In reality, however, Dennie was as fond of conviviality as Steele, and as elegant in dress as Goldsmith. His literary pose had little in common with his actual habits of composition, as described by a former printer's devil of The Farmer's Museum:
Duty, as well as inclination, urges the Lay Preacher to sermonize, while others slumber. To read numerous volumes in the morning, and to observe various characters at noon, will leave but little time, except the night, to digest the one or speculate upon the other. The night, therefore, is often dedicated to composition, and while the light of the paly planets discovers at his desk the Preacher, more wan than they, he may be heard repeating emphatically with Dr. Young,Darkness has much Divinity for me.He is then alone, he is then at peace. No companions near, but the silent volumes on his shelf, no noise abroad, but the click of the village clock, or the bark of the village dog. The Deacon has then smoked his sixth, and last pipe, and asks not a question more, concerning Josephus, or the Church. Stillness aids study, and the sermon proceeds.The Lay Preacher (1796), p. 103.
No trace of the “nights of mirth and mind” that he shared with “Anacreon” Moore, none of the ready puns that Irving learned to dread, can be found in the pious columns of The lay Preacher. The wonder is, not that Dennie should be forgotten, but that, writing so evidently against the grain, he should have achieved his extraordinary vogue. Among many young lawyers who found time to use their pens while waiting for briefs, Dennie is historically important as one of the first to adopt literature as a profession. Others who continued to write as an avocation were easily allured into religious or political controversy, for the renown of the Federalist papers was yet new. So Royall Tyler, author of several plays3 and a series of periodical observations entitled Trash, besides a waggish account of Dennie's first appearance at the bar, became more a chief justice and less a man of letters after the publication of his novel, The Algerine Captive, in 1797.4 David Everett, now barely remembered as the author of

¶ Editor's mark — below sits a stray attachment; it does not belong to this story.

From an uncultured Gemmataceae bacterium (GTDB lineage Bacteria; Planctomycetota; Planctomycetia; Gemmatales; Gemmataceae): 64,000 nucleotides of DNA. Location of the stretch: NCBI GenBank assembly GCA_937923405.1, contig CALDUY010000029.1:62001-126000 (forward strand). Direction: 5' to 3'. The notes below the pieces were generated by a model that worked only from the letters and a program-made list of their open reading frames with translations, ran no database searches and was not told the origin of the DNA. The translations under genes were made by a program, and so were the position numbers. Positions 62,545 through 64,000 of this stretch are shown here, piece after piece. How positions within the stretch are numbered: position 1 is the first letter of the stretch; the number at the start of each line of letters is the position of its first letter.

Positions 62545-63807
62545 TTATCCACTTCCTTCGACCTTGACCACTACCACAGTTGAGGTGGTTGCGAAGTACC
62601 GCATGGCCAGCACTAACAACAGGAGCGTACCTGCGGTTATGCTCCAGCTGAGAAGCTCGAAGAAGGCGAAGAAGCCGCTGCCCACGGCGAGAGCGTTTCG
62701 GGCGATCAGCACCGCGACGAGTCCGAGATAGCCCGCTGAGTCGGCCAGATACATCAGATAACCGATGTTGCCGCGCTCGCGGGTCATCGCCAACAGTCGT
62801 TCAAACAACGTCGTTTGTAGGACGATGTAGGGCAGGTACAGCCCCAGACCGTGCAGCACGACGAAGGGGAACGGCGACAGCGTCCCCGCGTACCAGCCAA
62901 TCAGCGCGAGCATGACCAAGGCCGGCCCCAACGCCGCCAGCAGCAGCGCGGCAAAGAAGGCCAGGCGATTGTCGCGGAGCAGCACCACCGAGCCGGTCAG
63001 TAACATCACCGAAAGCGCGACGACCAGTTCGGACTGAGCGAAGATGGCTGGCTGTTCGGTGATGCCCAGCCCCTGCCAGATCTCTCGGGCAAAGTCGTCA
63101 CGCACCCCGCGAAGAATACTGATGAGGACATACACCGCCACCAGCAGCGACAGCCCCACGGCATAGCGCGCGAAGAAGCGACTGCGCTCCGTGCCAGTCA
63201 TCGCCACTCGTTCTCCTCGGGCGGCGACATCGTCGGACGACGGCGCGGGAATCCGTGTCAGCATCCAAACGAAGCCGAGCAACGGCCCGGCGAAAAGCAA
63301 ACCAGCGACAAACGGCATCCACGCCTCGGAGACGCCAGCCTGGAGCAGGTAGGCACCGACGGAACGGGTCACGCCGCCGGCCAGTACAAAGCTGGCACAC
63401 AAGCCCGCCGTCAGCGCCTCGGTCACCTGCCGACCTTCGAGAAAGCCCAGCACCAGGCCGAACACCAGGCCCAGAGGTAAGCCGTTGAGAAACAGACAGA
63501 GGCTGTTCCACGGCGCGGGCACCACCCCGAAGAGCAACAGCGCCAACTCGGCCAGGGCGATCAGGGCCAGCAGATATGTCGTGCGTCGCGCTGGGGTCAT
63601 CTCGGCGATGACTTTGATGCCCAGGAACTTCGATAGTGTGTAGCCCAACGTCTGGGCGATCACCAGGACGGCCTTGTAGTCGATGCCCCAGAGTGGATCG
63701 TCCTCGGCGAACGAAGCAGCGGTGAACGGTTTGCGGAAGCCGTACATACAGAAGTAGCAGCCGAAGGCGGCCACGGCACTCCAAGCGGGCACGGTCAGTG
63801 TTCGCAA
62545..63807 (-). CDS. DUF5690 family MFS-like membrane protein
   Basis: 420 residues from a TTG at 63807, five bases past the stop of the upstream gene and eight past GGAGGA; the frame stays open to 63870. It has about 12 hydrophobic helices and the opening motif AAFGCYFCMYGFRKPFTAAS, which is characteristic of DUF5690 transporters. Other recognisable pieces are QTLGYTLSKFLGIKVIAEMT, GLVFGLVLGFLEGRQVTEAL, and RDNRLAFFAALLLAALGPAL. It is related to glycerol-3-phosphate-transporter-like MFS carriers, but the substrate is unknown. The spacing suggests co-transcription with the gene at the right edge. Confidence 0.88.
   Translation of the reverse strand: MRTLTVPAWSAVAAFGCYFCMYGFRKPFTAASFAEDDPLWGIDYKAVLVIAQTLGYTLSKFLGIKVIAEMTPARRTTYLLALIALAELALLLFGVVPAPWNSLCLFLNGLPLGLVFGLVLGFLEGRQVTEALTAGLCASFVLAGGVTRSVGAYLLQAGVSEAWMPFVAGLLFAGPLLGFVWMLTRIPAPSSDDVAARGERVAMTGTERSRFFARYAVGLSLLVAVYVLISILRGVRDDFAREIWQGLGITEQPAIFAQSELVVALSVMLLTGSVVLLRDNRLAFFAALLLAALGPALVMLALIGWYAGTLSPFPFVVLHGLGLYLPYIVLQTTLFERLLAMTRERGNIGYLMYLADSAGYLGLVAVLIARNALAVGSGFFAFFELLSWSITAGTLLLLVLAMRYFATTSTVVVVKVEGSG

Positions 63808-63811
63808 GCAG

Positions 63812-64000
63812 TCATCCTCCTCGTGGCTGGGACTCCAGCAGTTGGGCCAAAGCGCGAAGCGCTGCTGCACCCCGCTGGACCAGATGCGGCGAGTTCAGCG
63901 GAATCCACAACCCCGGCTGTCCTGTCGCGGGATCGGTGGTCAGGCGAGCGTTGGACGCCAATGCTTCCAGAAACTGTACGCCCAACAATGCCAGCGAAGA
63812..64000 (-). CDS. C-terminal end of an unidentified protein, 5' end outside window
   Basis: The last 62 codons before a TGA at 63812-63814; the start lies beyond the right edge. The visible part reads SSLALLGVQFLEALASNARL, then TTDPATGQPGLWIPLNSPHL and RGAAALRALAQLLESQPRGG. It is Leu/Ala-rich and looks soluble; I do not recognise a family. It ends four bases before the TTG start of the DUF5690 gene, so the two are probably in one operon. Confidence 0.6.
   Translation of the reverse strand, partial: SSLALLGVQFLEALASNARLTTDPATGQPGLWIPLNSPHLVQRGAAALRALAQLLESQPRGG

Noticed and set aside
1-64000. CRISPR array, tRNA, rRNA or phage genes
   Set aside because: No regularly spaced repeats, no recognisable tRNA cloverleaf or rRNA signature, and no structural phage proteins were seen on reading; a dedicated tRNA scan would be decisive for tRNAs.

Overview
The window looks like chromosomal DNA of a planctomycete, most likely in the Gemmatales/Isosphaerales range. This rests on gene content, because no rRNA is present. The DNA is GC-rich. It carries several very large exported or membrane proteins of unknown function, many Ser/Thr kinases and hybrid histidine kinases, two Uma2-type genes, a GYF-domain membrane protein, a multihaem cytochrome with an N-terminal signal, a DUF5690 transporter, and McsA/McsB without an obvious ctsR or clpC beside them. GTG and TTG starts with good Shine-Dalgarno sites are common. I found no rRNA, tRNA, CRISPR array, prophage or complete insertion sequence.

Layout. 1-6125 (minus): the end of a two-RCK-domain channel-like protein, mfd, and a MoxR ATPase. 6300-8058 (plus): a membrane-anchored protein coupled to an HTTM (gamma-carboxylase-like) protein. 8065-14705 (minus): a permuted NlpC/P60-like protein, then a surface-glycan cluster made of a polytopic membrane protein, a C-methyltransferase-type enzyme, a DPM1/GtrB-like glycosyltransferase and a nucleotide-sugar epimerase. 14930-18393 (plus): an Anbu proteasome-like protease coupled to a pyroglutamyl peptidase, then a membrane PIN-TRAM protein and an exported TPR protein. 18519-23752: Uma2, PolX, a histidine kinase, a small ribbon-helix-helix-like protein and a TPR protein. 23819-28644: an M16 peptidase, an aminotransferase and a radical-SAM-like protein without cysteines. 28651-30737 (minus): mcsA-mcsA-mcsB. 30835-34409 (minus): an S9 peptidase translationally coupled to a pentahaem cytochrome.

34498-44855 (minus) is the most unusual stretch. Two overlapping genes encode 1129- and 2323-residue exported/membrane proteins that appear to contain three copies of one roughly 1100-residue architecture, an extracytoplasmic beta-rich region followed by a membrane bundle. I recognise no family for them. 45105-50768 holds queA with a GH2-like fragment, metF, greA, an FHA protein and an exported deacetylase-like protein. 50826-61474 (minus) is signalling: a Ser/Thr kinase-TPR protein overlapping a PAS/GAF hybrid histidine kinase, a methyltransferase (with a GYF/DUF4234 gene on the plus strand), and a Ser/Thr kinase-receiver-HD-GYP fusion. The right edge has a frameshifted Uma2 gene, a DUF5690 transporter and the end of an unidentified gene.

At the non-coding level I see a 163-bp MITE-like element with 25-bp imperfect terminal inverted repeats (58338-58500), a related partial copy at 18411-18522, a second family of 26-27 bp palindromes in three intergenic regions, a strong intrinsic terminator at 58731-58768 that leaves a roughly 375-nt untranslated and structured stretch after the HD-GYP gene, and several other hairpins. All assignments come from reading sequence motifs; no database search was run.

One of the best of his Lay Sermons was written at the village tavern, directly opposite to the office, in a chamber where he and his friends were amusing themselves with cards. It was delivered to me by piece-meal, at four or five different times. If he happened to be engaged in a game, when I applied for copy, he would ask some one to play his hand for him, while he could “give the devil his due.” When I called for the closing paragraph of the sermon, he said, “Call again in five minutes.” “No,” said Tyler, “I'll write  the improvement for you.” He accordingly wrote the concluding paragraph, and Dennie never saw it till it was in print.J. T. Buckingham, Specimens of newspaper literature (1852), vol. II, p. 197.